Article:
Reforming the Juvenile Court System: 1962 to mid 1980’s

Reforming the Juvenile Court System: 1962 to mid 1980’s

By Maura Downey

This video captures the essence of the times with social reforms and emerging equal right acts during Juvenile Court Reforms in the United States:


As times changed from the 1950’s and into the 1970’s, the acknowledgement of the effect that one’s environment can have upon an individual began to grow. Scholarly factors, such as the psychological school of behaviorism, and sociological studies both posed arguments towards the fact that external factors, such as ones environment, can strongly impact, if not control an individuals behavior. Due to this heightened awareness of the differential social treatment based upon race, economic status, and other social systems, court cases began to determine how the Juvenile Justice system functioned, giving new rights to minors that previously belonged only to adults.

Famous Court Cases

  • Kent v. U.S. (1966)

    • At the age of 14, Morris A. Kent Jr. was apprehended by the Juvenile Court of the District of Columbia in 1959 for housebreakings and attempted purse snatching. Later, in 1961, Kent was arrested for breaking and entering, rape, and robbery at the age of 16. During his interrogation and detention, Kent received psychological tests and was deemed a “psychopath,” with the suggestion of hospitalization for psychiatric observation.
    • The Juvenile Court judge held no hearing, and did not rule on any psychological findings nor any motions towards providing Kent with assistance of counsel. Instead, the judge entered an order, for Kent to be held for trial under the adult criminal court of the U. S. District Court for the District of Columbia.
    • Kent was sentenced to serve a total of up to 90 years in St. Elizabeths Hospital, a mental institution.
    • Kent’s counsel ordered a reversal of the sentence, based upon the grounds that Kent was denied basic rights he would have if an adult, such as his miranda rights, a determiniation of probable cause, and that Kent was interrogated by the police in the absence of counsel or parent.
    • The Supreme Court decided that remitting Kent to the adult District Court was invalid and negated Kent’s previous convictions (Kent v. United States 1966).

Because of Kent v. United States 1966, the juvenile legal system increased constitutional protections towards minors and treating them as full citizens.

  • In re Gault (1967)

    • Gerald Francis Gault was arrested at the age of 15 for making an “indecent telephone call.” Neither his mother nor father were notified of his arrest.
    • Upon his hearing, no one was sworn in, no transcript nor recording was made, and the complainant was not present. Neither memorandum nor “record of the substance of the proceeding was prepared for Gault’s hearing.
    • The judge committed Gault as a juvenile delinquent to the State Industrial School until the age of 21, “unless sooner discharged.”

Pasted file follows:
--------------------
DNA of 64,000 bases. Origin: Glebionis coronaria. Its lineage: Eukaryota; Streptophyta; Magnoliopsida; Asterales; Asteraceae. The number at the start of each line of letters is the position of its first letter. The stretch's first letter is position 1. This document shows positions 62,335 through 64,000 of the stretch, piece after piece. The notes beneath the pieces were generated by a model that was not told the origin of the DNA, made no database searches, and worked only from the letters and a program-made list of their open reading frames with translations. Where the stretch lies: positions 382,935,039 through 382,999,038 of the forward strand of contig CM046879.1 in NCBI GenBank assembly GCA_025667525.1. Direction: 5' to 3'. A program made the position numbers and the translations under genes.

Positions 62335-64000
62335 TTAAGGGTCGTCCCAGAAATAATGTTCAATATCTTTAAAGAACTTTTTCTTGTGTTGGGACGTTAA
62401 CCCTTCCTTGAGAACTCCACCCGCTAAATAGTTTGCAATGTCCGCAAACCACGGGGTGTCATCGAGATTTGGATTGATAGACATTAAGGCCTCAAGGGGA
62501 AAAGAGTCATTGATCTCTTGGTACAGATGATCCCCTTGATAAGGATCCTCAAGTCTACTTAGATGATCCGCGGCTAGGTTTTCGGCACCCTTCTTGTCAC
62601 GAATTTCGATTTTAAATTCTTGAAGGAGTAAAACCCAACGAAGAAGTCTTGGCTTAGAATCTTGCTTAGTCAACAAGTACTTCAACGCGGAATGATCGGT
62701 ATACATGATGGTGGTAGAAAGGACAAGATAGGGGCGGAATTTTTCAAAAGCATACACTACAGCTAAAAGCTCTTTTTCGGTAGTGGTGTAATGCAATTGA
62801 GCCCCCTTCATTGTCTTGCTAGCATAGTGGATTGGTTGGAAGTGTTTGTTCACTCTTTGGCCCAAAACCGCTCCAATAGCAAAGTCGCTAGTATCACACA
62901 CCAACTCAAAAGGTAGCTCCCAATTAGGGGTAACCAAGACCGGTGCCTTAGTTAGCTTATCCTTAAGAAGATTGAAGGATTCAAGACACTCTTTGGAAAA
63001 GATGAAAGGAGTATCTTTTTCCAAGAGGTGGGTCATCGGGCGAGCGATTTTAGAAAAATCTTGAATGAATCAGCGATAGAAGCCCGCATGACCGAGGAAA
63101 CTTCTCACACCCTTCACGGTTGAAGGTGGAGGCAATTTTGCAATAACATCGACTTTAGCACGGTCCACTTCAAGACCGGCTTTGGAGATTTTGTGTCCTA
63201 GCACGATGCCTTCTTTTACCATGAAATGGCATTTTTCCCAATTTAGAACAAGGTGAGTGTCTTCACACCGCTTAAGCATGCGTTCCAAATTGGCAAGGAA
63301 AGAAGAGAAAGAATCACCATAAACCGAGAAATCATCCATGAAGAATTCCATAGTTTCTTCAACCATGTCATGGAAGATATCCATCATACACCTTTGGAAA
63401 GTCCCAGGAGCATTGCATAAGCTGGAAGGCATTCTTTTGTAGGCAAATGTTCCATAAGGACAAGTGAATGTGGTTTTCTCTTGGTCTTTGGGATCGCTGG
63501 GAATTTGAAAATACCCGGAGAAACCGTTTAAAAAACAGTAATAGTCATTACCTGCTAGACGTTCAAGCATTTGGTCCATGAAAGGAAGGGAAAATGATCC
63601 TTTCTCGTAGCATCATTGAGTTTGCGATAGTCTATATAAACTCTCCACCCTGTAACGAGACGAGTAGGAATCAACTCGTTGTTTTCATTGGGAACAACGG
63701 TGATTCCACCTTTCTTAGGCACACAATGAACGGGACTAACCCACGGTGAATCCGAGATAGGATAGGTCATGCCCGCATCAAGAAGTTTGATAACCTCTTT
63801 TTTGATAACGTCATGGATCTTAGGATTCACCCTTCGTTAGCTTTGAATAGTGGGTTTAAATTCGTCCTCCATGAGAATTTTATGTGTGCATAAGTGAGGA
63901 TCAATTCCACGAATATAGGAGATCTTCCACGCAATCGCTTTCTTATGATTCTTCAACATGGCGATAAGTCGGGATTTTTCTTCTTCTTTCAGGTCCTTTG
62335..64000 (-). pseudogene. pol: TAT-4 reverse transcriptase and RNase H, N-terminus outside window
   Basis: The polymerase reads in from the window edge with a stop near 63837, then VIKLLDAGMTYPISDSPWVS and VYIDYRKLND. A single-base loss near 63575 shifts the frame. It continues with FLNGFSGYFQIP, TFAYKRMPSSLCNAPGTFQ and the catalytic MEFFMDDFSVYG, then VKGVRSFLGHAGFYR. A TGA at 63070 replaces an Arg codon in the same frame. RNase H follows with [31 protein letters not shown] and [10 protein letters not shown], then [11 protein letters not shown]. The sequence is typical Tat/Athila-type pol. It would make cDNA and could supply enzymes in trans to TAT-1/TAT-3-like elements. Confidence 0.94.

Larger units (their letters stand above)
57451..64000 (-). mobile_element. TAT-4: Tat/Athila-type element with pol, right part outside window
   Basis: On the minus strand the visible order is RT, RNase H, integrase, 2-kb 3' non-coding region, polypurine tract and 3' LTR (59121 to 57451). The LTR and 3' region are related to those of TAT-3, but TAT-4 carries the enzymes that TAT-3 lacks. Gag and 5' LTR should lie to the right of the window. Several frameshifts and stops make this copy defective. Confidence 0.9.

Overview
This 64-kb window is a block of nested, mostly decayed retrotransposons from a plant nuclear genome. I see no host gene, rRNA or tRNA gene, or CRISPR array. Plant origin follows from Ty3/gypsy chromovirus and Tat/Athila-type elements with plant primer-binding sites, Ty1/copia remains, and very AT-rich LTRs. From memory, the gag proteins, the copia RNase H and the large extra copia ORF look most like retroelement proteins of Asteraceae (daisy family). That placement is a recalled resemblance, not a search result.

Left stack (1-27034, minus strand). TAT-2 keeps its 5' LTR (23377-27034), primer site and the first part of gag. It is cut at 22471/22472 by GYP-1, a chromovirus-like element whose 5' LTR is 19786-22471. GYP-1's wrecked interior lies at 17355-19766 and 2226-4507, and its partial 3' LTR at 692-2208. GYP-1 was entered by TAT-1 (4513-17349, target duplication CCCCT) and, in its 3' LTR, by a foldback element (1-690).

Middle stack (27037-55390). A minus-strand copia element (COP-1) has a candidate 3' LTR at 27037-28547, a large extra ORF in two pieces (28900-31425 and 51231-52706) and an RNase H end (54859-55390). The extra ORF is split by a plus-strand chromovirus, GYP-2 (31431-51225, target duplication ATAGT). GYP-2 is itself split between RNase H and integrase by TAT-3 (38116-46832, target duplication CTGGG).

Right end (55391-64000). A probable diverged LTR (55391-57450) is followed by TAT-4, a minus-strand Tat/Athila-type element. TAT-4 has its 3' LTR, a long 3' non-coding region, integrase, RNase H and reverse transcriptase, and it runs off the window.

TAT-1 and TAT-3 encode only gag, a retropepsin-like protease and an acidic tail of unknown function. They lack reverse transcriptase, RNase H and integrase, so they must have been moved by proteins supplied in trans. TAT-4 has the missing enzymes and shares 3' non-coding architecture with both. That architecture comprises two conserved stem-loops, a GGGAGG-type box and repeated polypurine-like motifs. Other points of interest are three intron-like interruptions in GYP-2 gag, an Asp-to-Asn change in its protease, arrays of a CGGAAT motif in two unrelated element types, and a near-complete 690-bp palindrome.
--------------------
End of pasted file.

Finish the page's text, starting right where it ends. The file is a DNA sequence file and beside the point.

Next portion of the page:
• Upon repeal, the Supreme Court dismissed Gault’s commitment to the State Industrial school based upon the violation of the 14th Amendment: Gault was denied the right to an attorney, that Gault had not been notified of the charges against him, and that he did not have a chance to confront his accuser (In re Gault 1967).

After In re Gault, the court system began to recognize that delinquent offenders must be given the same due process rights as adults.

Gerald Gault being trained in automotive work in 1967

  • In re Winship (1970)

    •  The Supreme Court ruled that in all juvenile court proceedings, all offensive charges must be proved beyond reasonable doubt (In re Winship 1970).

Arguments against IQ and delinquency correlates & investigations into differing court systems:

One particularly interesting study on IQ and delinquency was one run by Nathan Caplan and Lawrence Siebert, which followed the distribution of juvenile first offender IQ’s in Cuyahoga County, Cleveland, Ohio, from 1929 to 1963. After running data analyses, Caplan and Siebert found that over the previous 34 years, IQ scores had actually increased, and ascribed the increase to social conditions “favorable to intellectual growth and development” for the adolescents of the county (Caplan & Siebert 1964). The implications of this study is that adolescents with significantly higher IQ’s were still committing crimes, while the rate of adolescent crime had not changed. This indicates that an individual’s intelligence is not a direct factor to determining whether they will live a life of crime, or remain a contributing citizen (Caplan & Siebert 1964).

Other studies were conducted to collect empirical data about discrepancies and prejudices between differing juvenile court systems during the 70’s. While many studies produced evidence supporting the court’s bias towards ethnic and socio-economical stats, others claimed that the evidence supported neither socioeconomic status, race, nor court system caused any particular bias towards the juvenile offender. The studies ultimately suggested that neither the due process court system nor the therapeutic court system had any overt differing biases when dealing with juvenile offenders (Cohen & Kleugel 1978).

Media References (in order of appearance):

YouTube video:

BBCMotionGalleryNYLA (Director). (2009, June 08). The civil rights era from BBC Motion Gallery [Video]. Retrieved November 20, 2012, from

Gault image:

Constitution-Connected Youth. (2011, May 26). [Gerald Gault being trained in automotive work in 1967]. Retrieved November 20, 2012, from

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